Several provinces—including British Columbia, Alberta, Saskatchewan, Manitoba, Quebec, Nova Scotia, and most recently, Ontario—have started allowing real estate salespeople to earn their business income through a Personal Real Estate Corporation (PREC).
The question of whether you should set up a PREC ultimately depends on your individual situation, but there remain a few benefits of setting up a Personal Real Estate Corporation:
- Tax deferrals;
- Income splitting;
- Tax deductions;
Not to be confused with tax savings, the most beneficial aspect of setting up a PREC is the ability to defer income tax. Personal income tax in Ontario is structured in marginal tax brackets:
- $50,000 is taxed at 29.65%
- $100,000 is taxed at 43.41%
- $150,000 is taxed at 44.97%
- $200,000 is taxed at 48.19%https://youtu.be/fV3RyvRavIY’
- $220,000+ is taxed at 53.53%
In comparison, the tax rate on small business income up to $500,000 is 12.2% in Ontario, which a PREC would generally qualify for.
If you are a high income realtor in Ontario, incorporation could result in tax deferral of up to 41.33%. based on the top personal rate of 53.53% less the corporate small business rate of 12.2%. If you are unsure on how to effectively utilize your tax deferral opportunities, consider consulting a Certified Professional Accountant to discuss options and find what would work best for you.
As a realtor, if you own all the voting shares of your business, you are able to name your family members as shareholders of your Personal Real Estate Corporation. Non-voting shares can be issued as well, however, under Tax on Split Income (TOSI) rules—which have applied to all Canadian private corporations since 2018—the majority of dividends paid to family members will be considered split income and be taxable at the top tax rate, negating the benefits of income splitting.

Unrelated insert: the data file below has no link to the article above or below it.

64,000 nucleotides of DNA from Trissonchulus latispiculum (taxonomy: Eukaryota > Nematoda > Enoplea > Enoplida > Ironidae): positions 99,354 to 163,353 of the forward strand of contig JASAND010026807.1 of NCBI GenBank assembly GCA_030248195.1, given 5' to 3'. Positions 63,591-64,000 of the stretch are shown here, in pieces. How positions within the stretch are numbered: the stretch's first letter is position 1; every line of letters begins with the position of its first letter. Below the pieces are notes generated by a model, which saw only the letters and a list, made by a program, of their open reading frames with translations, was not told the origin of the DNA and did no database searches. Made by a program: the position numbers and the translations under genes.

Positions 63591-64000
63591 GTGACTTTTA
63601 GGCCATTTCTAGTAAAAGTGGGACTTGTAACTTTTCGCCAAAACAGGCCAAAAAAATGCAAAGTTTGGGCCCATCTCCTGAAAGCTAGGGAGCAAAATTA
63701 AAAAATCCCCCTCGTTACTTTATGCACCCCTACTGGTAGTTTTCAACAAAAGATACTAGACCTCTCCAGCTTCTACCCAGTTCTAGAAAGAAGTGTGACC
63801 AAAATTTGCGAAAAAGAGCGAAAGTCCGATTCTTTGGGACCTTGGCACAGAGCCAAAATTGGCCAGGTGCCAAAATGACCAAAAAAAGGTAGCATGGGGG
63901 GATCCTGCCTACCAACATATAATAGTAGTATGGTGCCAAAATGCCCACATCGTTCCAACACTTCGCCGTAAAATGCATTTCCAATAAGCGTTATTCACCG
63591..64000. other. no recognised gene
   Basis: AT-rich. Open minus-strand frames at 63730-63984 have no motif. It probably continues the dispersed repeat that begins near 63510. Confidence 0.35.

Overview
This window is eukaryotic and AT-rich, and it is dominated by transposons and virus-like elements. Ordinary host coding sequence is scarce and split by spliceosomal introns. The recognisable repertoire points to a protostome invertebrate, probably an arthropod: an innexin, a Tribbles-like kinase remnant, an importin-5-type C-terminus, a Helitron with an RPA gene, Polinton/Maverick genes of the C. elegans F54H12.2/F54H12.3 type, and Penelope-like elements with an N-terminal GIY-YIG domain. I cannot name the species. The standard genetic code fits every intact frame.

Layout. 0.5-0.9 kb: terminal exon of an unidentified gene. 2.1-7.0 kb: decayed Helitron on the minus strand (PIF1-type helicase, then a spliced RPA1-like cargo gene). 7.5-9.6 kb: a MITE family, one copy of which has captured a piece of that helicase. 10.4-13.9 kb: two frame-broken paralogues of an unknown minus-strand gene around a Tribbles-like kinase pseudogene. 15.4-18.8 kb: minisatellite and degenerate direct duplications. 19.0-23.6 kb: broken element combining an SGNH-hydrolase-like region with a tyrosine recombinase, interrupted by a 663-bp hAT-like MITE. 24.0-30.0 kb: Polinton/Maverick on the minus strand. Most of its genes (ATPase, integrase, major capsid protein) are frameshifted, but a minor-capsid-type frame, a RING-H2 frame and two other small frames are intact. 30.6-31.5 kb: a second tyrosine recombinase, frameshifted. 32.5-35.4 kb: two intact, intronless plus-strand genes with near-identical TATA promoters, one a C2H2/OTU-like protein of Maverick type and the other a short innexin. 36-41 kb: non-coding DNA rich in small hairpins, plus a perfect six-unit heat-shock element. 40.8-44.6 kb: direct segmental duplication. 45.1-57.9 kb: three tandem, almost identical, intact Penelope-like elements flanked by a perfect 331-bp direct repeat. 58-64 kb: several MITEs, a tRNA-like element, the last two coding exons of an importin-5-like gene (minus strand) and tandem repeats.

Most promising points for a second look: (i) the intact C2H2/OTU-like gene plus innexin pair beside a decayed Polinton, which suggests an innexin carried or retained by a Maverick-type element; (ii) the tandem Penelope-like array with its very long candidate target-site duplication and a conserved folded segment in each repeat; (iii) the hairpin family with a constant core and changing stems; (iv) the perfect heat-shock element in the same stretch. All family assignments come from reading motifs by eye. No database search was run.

Two primary exceptions to these punitive TOSI rules are if the realtor is over the age of 65, or if their spouse works more than 20 hours per week in the business over the course of the year.
If you are a realtor operating under a non-incorporated business model, there are a few key tax advantages of incorporation. One key example is the ability to set up a Health Spending Account (HSA). HSAs allow an incorporated business owner to be reimbursed for personally-incurred medical expenses without the withdrawals being treated as taxable income. If you are a medicinal user of marijuana, having a HSA set up under your PREC would allow you to reimburse yourself for all purchases.
To be certain if setting up a Personal Real Estate Corporation is for you, seek tax and financial advice from a Certified Professional Accountant pertaining to the potential benefits of incorporation.